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Directed by Various

Films in this Program

Aubade

Directed by Mauro Carraro

In a surrealist, backlit scene, swimmers and birds witness the spectacle of the dawn, hypnotized by the music of a

My Own Personal Moose

Directed by Lenoid Shmelkov

Misha, a quiet, dreamy boy, has his fantasy come true: to meet a real elk. The film conjures up the

The Shirley Temple

Directed by Daniela Sherer

An abstract narrative about childhood and adulthood, escapism, and sexuality.

Timber

Directed by Nils Hedinger

A group of logs freezing in the snow work out how they can stay warm.

The Bigger Picture

Directed by Daisy Jacobs

Life-size animated characters tell the stark and darkly humorous tale of caring for an elderly parent.

The Wound

Directed by Robert Lobel

A little girl’s resentment, embodied in a shaggy creature that becomes her best friend, starts to completely control her life.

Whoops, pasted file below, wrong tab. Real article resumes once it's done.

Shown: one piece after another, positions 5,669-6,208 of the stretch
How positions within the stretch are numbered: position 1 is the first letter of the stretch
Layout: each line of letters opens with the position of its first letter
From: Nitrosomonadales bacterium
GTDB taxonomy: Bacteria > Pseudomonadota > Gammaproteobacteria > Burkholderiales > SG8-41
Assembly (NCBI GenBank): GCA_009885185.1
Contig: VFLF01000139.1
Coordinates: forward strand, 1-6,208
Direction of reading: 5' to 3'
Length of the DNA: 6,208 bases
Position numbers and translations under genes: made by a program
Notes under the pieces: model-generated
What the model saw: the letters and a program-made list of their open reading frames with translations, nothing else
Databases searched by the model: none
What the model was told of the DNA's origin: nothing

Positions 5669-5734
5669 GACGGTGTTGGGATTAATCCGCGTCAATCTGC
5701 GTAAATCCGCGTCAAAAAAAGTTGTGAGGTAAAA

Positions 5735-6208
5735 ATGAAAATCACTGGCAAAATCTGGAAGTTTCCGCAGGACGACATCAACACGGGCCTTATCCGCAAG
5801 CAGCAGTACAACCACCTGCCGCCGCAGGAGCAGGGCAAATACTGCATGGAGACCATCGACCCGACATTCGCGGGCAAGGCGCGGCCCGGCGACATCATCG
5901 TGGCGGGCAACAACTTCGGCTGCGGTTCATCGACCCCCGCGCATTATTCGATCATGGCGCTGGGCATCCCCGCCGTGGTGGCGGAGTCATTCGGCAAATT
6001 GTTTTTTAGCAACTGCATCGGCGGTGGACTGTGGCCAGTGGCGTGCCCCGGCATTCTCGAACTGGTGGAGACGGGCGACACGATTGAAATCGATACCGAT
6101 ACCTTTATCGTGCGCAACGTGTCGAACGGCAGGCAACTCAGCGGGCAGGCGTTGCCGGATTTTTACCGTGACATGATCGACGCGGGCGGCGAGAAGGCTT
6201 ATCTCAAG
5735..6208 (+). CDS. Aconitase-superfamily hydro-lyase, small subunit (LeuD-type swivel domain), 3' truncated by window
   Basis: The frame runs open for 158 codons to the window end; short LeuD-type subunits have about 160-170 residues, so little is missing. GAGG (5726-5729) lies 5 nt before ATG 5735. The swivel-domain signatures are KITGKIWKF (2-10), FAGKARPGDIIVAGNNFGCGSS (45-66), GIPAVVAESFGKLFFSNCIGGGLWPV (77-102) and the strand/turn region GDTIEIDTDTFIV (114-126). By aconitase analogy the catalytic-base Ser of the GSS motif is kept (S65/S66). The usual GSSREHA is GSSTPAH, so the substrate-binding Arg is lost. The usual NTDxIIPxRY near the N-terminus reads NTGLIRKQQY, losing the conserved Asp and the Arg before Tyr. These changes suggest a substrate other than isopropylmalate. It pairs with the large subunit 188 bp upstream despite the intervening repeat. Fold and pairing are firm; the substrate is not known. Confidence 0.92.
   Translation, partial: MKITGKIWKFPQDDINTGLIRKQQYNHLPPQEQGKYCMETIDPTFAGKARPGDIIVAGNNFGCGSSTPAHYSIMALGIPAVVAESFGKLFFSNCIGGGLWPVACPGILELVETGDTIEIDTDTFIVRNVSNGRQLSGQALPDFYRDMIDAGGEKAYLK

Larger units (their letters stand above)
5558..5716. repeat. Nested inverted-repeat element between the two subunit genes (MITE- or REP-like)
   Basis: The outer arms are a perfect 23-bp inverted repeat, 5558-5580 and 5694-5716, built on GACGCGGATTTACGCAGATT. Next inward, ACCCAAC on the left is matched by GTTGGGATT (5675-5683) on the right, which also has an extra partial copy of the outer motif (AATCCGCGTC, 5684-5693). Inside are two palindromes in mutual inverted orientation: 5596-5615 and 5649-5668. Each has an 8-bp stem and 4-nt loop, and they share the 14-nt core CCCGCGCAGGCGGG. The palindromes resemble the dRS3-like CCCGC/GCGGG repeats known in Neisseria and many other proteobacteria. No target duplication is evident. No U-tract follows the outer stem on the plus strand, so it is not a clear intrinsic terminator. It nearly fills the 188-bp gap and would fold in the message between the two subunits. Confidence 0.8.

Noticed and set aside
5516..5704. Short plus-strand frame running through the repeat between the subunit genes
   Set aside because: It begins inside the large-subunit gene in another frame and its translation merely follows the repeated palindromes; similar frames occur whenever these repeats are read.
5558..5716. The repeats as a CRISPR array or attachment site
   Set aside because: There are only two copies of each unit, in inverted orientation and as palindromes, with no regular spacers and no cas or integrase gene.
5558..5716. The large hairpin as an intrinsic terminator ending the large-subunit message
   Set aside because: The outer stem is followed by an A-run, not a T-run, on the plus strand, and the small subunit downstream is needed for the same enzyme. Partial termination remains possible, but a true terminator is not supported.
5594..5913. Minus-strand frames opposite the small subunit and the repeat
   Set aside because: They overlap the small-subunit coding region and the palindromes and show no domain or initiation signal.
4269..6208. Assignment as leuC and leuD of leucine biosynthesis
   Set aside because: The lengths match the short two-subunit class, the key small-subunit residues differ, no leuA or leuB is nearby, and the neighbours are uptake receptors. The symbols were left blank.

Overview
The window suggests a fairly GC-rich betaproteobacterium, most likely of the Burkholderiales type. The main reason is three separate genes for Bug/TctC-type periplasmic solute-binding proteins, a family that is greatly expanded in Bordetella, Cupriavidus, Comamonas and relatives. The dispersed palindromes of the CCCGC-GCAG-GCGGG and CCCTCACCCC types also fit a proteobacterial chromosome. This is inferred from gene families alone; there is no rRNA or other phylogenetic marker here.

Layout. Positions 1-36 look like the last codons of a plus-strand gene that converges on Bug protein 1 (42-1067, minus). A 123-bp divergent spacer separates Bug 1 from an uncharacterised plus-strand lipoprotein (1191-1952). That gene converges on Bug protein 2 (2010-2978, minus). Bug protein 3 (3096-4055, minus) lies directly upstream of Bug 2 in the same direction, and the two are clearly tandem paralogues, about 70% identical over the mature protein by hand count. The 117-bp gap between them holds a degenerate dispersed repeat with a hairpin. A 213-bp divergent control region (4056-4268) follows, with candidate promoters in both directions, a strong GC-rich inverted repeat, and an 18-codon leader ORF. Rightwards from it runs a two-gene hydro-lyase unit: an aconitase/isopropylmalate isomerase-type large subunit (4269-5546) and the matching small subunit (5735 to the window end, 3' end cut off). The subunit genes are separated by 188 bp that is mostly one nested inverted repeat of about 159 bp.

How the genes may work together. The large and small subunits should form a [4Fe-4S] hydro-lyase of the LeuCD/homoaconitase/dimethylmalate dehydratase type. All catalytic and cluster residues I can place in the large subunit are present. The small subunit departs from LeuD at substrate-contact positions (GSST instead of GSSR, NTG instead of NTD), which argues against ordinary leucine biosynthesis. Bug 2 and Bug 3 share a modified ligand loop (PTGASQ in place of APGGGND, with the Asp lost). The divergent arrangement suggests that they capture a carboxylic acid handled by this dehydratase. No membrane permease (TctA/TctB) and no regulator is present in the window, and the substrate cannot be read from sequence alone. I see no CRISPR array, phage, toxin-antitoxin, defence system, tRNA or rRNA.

Wind

Directed by Robert Lobel

About the daily life of people living in a windy area who seem helplessly exposed to the weather. The inhabitants

365-One Year. One Film. One Second a Day.

Directed by The Brothers McLeod

Illustrator Greg and writer Myles produced one second of animation every day for a year. No storyline, script or storyboard—just

Through the Hawthorn

Directed by Anna Benner, Pia Borg, Gemma Burditt

Three characters, three perspectives, three directors: A session between a psychiatrist, a schizophrenic patient, and his mother. A triptych exploring

Yearbook

Directed by Bernardo Britto

A man is hired to compile the definitive history of human existence before the planet blows up.



The Northwest Film Center recognizes and honors the Indigenous peoples of this region on whose ancestral lands the museum now stands. These include the Willamette Tumwater, Clackamas, Kathlemet, Molalla, Multnomah and Watlala Chinook Peoples and the Tualatin Kalapuya who today are part of the Confederated Tribes of Grand Ronde, and many other Native communities who made their homes along the Columbia River. We also want to recognize that Portland today is a community of many diverse Native peoples who continue to live and work here. We respectfully acknowledge and honor all Indigenous communities—past, present, future—and are grateful for their ongoing and vibrant presence.